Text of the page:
Feb 2, 2015, Vol. 20, No. 20 • By THE SCRAPBOOK
"North Korea and the Berlin Film Festival have resolved their ‘misunderstanding’ over ‘The Interview.’ The North Korean government had issued a statement Wednesday alleging that screening the film at the festival would encourage ‘terrorism,’ but the festival said no such screening had been planned.
“Dieter Kosslick, the festival’s chief, met with the North Korean ambassador in Berlin on Thursday and explained to him that the festival never planned to screen ‘The Interview.’ The ambassador understands this, a spokesperson for the festival told Variety. So, everything is fine? ‘I hope so,’ said the spokesperson” (Variety, January 22).
Won't Mention 'Al Qaeda'
9:02 PM, Jan 20, 2015 • By DANIEL HALPER
President Obama will talk about ISIS in tonight's State of the Union Address. He'll talk about Iran. And he'll talk about North Korea, Iraq, and Afghanistan. (He won't mention "al Qaeda.")
But what's the biggest threat to "future generations"? Climate change, according to Obama.
"[N]o challenge – no challenge – poses a greater threat to future generations than climate change," Obama will say, according to the prepared text of the president's speech.
8:20 AM, Jan 8, 2015 • By DANIEL HALPER
The Sony hackers made a big mistake by logging into Facebook, according to a report in the New York Times. The mistake, according to the report, revealed the hackers were working for North Korea.
'First Aspect of Our Response'2:08 PM, Jan 2, 2015 • By DANIEL HALPER
The White House spokesman announced the sanctioning of North Korea for the "destructive and coercive cyber attack on Sony."
America should 'attack' North Korea's 'infrastructure' 7:01 PM, Dec 28, 2014 • By DANIEL HALPER
Senator Lindsey Graham said on CNN earlier today that China was likely involved in the hack attack on Sony.
"I can't imagine anything this massive happening in North Korea without China being involved or at least knowing about it,"the Republican senator said on CNN.
1:30 PM, Dec 23, 2014 • By DANIEL HALPER
The star of the The Interview comments on the news that Sony will indeed allow the movie to be shown.
Rogen says in a tweet, "The people have spoken! Freedom has prevailed! Sony didn't give up! The Interview will be shown at theaters willing to play it on Xmas day!"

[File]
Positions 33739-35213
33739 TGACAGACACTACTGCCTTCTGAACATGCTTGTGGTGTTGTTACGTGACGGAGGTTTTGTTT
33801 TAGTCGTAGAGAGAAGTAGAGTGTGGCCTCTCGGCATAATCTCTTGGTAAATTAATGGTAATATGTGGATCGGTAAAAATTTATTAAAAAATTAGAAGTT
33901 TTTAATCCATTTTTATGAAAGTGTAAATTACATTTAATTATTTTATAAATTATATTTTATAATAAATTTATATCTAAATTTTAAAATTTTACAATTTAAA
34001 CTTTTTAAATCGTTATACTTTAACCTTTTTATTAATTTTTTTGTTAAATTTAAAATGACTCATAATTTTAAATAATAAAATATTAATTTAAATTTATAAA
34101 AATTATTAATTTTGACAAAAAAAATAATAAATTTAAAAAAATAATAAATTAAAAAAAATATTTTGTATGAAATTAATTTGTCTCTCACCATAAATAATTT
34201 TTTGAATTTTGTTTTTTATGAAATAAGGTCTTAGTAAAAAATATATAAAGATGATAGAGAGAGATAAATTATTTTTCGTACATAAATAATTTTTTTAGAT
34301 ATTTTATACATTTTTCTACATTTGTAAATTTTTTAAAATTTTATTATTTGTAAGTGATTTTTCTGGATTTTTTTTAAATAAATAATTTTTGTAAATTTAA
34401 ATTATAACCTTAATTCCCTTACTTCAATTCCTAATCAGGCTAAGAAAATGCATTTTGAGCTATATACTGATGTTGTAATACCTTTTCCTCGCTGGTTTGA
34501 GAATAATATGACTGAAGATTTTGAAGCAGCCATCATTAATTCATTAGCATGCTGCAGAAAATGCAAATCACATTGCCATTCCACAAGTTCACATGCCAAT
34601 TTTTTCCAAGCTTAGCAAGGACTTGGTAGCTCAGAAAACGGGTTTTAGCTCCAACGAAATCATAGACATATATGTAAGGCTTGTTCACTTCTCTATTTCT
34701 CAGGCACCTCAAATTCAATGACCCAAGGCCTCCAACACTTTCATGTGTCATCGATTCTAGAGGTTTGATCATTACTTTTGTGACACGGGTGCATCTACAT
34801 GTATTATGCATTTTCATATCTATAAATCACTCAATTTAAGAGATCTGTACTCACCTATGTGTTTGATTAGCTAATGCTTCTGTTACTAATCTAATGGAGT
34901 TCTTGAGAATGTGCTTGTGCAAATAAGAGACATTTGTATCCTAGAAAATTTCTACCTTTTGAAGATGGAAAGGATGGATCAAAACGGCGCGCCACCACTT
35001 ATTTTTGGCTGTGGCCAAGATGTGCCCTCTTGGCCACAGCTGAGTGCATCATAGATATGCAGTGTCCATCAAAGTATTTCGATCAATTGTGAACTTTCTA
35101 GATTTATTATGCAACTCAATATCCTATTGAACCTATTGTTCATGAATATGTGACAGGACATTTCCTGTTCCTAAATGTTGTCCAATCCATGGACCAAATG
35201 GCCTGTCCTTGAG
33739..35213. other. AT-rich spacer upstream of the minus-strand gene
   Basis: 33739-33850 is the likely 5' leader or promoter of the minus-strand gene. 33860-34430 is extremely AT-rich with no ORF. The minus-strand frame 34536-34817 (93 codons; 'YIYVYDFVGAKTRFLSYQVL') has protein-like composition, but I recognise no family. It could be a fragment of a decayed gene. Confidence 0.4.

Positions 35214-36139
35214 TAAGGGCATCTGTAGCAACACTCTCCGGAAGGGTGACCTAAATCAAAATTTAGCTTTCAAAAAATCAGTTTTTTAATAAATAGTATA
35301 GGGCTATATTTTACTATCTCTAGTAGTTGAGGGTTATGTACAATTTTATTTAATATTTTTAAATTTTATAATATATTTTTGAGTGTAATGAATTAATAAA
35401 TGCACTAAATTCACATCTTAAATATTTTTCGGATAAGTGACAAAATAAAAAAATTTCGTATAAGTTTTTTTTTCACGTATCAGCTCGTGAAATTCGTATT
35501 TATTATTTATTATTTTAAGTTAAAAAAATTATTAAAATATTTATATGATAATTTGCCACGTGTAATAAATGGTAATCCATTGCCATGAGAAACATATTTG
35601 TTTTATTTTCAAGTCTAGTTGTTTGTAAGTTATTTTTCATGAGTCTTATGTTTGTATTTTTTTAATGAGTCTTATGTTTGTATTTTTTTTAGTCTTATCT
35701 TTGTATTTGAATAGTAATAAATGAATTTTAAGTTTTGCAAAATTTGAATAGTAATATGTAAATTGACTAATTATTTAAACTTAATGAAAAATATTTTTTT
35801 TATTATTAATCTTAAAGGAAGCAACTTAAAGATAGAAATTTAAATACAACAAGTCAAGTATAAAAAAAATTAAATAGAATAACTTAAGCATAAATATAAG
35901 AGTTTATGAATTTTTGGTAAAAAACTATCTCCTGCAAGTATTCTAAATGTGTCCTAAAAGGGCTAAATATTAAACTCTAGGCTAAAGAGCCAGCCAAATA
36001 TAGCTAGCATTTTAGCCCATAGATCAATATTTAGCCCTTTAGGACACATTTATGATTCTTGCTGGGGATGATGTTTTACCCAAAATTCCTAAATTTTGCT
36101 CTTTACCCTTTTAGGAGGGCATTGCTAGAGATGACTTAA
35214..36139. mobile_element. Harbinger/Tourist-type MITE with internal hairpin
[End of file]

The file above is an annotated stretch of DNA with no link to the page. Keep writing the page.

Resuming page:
1:01 PM, Dec 23, 2014 • By MICHAEL WARREN
Sony Pictures will offer a limited release of its upcoming Seth Rogen-James Franco comedy, The Interview. Sony had pulled the movie from release after several large theater companies said they were cancelling their screenings, citing a threat of terrorist attack from a group that appears to be connected to the North Korean government. CNN reports:
'Cyber vandalism'8:45 AM, Dec 21, 2014 • By DANIEL HALPER
President Obama said the hacking of Sony was an act of "cyber vandalism," and not an "act of war." He made the comments in an interview with CNN's Candy Crowley, according to a transcript provided by the network.
CROWLEY: Do you think this was an act of war by North Korea?
In a recent op-ed, Rand Paul argues for President Obama's foreign policy.12:50 PM, Dec 20, 2014 • By STEPHEN F. HAYES
Senator Rand Paul has an op-ed in Time magazine making the case for normalizing diplomatic relations with Cuba as Barack Obama has proposed. It’s a reasonable objective for U.S.
8:15 AM, Dec 20, 2014 • By MAX BOOT and SUE MI TERRY
December 17 was already an important milestone for the North Korean regime: It’s the day the “Dear Leader,” Kim Jong-il, died in 2011, opening the way for his son Kim Jong-un to succeed him as absolute dictator. That anniversary was marked Wednesday with commemorations to signal the end of a traditional three-year period of mourning and the emergence of Kim Jong-un as a leader in his own right.
Other possible 2016 GOP candidates quiet.4:21 PM, Dec 19, 2014 • By MICHAEL WARREN
Two potential Republican presidential candidates weighed in on the hack of Sony Pictures by the North Korean government.
"The recent Sony hack is not a cyber attack on Hollywood," said Bobby Jindal, the two-term governor of Louisiana, in a statement. "[I]t is an attack on America. It is an attack on freedom and represents a serious danger to U.S. national security. Are we really going to let terrorists and thugs, likely the North Korean dictator in this instance, determine what movies we watch?"
Hosted by Michael Graham.1:08 PM, Dec 19, 2014 • By TWS PODCAST
THE WEEKLY STANDARD podcast with editor William Kristol on the Sony hacks, North Korea's role, and the U.S. response.
"...federal agencies are here to help."12:44 PM, Dec 19, 2014 • By MICHAEL WARREN
Jeh Johnson, the secretary of homeland security, has released a statement following the North Korean-backed cyber attack on Sony Pictures. Johnson urges American companies to protect themselves against cybersecurity threats and says the Department of Homeland Security is "here to help."
Here's the full statement: